Hearst Communications Inc. on Thursday reached a $50 million settlement of a lawsuit claiming it violated Michigan privacy law by selling its magazine subscribers’ personal information to third parties without consent.
Lawyers for the subscribers called the proposed class-action settlement the largest of its kind, triple the $16.375 million accord reached in April by Consumers Union, which publishes Consumer Reports.
Hearst’s preliminary settlement was filed with the U.S. District Court in Manhattan, and requires a judge’s approval.
Magazines covered include Cosmopolitan, Country Living, Elle, Esquire, Food Network Magazine, Good Housekeeping, Harper’s Bazaar, O: The Oprah Magazine, Redbook and Seventeen, among others.
Lawyers for Hearst did not immediately respond to requests for comment.
The company, based in Manhattan, denied wrongdoing but settled to avoid the uncertainty and risk of further litigation, settlement papers show. Insurers may cover some of the payout.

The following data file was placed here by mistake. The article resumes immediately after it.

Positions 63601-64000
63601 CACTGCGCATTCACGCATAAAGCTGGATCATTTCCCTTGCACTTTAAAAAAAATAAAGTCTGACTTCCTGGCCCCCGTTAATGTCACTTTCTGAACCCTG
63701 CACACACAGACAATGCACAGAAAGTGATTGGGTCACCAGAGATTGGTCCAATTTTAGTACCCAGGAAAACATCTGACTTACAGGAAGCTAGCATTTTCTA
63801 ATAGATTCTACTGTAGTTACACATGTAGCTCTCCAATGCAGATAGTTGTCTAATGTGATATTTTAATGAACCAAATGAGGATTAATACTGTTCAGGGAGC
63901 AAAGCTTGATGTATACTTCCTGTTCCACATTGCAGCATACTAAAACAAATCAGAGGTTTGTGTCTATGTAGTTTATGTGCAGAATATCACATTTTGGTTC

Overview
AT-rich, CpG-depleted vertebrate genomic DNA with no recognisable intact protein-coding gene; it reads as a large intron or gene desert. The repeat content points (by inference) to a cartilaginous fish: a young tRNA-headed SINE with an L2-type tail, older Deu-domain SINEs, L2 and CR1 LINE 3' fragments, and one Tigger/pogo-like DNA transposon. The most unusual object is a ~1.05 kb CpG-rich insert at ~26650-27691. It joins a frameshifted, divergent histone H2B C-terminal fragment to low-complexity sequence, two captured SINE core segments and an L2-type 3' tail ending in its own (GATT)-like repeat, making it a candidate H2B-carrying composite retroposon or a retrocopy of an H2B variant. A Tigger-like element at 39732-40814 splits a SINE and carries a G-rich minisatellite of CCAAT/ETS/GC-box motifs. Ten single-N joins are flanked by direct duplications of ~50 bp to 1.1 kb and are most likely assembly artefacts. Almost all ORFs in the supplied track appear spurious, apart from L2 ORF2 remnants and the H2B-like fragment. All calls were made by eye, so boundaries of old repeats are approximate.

Hearst was accused of violating the Michigan Video Rental Privacy Act by selling readers’ magazine subscription histories and reading habits to data mining companies, and then selling “enhanced” customer profiles containing data from those companies to third parties.
Data that was allegedly shared included age, race, religion, income levels, charitable donations, medical conditions, political affiliations and shopping habits, court papers show.
Michigan residents who subscribed to a Hearst publication on or before July 30, 2016 and eligible for the settlement. Their average cash payout is estimated at $155.
The lead plaintiffs are Suzanne Boelter and Josephine James Edwards, who said they received “harassing” junk mail and phone solicitations after subscribing to Country Living and Good Housekeeping, respectively, because of Hearst’s conduct.
Lawyers for the plaintiffs may seek up to $16.67 million for legal fees, court papers show.
The case is Edwards et al v. Hearst Communications Inc, U.S. District Court, Southern District of New York, No. 15-09279.
(Reporting by Jonathan Stempel in New York Editing by Marguerita Choy)
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